LONDON — Despite reports that Blighty satcaster BSkyB’s chief executive Tony Ball will be keeping a tight hold on the purse strings, acquisition execs will be out in force at the L.A. Screenings.
But with every U.K broadcaster chasing the same product — one-hour dramas that play to young audiences — competish will be tough and prices will be high, welcome news for the U.S. studios.
“We’re determined to go to L.A. and buy the shows that we want. Tony Ball is very supportive of what we’re trying to do which is to grow the business and we are going to have sufficient funds to acquire what we want,” Dawn Airey, managing director of Sky Networks, told Variety.
Entertainment web Sky One relies predominantly on U.S. series such as “The Simpsons” to draw its largest audiences and is keen to find a replacement for “Buffy: The Vampire Slayer” this year. But it is likely to boost its domestic production in the long term.
“It’s nice not to be reliant on another country’s decisions for your programming, however Sky One is known for having top shows from the U.S. and we absolutely intend to keep that positioning,” said Airey.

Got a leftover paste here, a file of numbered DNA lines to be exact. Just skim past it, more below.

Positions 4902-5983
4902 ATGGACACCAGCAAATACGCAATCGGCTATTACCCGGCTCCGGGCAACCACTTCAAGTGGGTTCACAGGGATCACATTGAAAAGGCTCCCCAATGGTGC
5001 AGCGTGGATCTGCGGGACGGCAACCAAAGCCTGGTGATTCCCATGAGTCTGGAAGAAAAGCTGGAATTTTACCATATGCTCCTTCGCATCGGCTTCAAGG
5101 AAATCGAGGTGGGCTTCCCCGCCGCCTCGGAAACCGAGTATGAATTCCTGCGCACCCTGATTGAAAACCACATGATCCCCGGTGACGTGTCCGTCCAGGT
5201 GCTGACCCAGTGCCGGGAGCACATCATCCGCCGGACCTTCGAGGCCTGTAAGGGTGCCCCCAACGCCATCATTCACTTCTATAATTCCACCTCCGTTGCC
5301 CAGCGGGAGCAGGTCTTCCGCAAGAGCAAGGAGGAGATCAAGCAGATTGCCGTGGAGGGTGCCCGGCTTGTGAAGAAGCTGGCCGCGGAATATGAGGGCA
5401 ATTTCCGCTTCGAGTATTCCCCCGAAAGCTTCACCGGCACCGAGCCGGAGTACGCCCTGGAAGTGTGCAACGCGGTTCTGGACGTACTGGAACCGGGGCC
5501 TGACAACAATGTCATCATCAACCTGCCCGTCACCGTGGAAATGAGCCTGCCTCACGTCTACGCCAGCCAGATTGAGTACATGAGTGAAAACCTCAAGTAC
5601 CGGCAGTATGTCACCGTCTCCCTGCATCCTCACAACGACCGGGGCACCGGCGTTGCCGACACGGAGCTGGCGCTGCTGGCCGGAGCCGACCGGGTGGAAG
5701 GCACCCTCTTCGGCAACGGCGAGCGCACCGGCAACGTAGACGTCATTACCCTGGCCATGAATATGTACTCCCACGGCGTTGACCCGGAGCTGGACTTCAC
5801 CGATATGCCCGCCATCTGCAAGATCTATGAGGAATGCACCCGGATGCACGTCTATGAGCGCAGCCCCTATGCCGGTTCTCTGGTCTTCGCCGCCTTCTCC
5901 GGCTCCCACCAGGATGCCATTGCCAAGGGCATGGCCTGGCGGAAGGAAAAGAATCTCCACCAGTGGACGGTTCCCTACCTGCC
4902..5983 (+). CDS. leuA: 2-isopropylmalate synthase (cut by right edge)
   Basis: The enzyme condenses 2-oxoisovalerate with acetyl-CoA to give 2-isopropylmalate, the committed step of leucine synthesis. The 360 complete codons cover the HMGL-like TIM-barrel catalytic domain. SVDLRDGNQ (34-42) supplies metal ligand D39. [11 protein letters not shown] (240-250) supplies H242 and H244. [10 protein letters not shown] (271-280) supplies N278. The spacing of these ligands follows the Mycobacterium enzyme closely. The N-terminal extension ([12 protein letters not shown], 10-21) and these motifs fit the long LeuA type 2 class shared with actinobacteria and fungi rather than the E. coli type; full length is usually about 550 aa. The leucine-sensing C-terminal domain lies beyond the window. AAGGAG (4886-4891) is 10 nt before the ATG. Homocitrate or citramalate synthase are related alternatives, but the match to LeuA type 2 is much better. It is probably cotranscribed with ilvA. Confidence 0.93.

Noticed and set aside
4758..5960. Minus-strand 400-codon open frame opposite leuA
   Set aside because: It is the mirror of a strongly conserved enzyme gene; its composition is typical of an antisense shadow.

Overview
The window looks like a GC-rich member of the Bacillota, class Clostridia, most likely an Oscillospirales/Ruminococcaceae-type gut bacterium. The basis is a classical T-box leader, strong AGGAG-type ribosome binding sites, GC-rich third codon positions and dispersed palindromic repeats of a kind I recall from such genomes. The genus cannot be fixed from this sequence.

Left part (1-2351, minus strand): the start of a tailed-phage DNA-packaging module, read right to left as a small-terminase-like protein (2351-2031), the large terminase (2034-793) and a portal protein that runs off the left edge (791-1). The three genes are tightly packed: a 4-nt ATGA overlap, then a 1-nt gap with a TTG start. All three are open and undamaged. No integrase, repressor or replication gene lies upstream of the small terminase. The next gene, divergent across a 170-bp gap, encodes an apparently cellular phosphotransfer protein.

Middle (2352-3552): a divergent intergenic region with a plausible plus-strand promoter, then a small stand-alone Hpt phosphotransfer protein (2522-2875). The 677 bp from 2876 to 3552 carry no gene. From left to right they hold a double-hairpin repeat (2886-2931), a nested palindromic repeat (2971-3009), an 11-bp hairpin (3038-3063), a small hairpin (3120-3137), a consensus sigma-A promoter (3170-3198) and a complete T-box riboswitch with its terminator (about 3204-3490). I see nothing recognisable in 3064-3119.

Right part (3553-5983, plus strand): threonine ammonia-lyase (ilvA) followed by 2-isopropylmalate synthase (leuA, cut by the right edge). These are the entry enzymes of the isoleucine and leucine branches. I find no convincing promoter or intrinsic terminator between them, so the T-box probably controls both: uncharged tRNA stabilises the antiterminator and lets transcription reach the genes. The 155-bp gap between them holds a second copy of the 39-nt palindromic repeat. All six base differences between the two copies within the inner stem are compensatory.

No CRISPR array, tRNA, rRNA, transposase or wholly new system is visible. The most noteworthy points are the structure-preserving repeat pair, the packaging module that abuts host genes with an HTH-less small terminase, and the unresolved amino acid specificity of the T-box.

“Sky One schedule is an enormous hungry beast and needs to be fed so we are looking for everything from 8 p.m. shows through to post 9 p.m. series. Anything sci-fi we’re always interested in,” adds Airey.
But many Brit acquisition execs are disappointed by the lack of interesting pilots on offer at the L.A Screenings. Sophie Turner Laing, director of film channels and acquisitions at BSkyB blames the U.S. networks fascination with reality for the lack of innovation.
“There’s definitely a spate of ‘CSI’ look-a-likes scattered all over the pilots and there are remarkably few medical dramas, which is unusual.”
And while Steven Bochco, who’s back with “NYPD 2069” is a must-see says Blighty’s buyers, a decision to acquire is “still contingent on casting,” according to Turner Laing.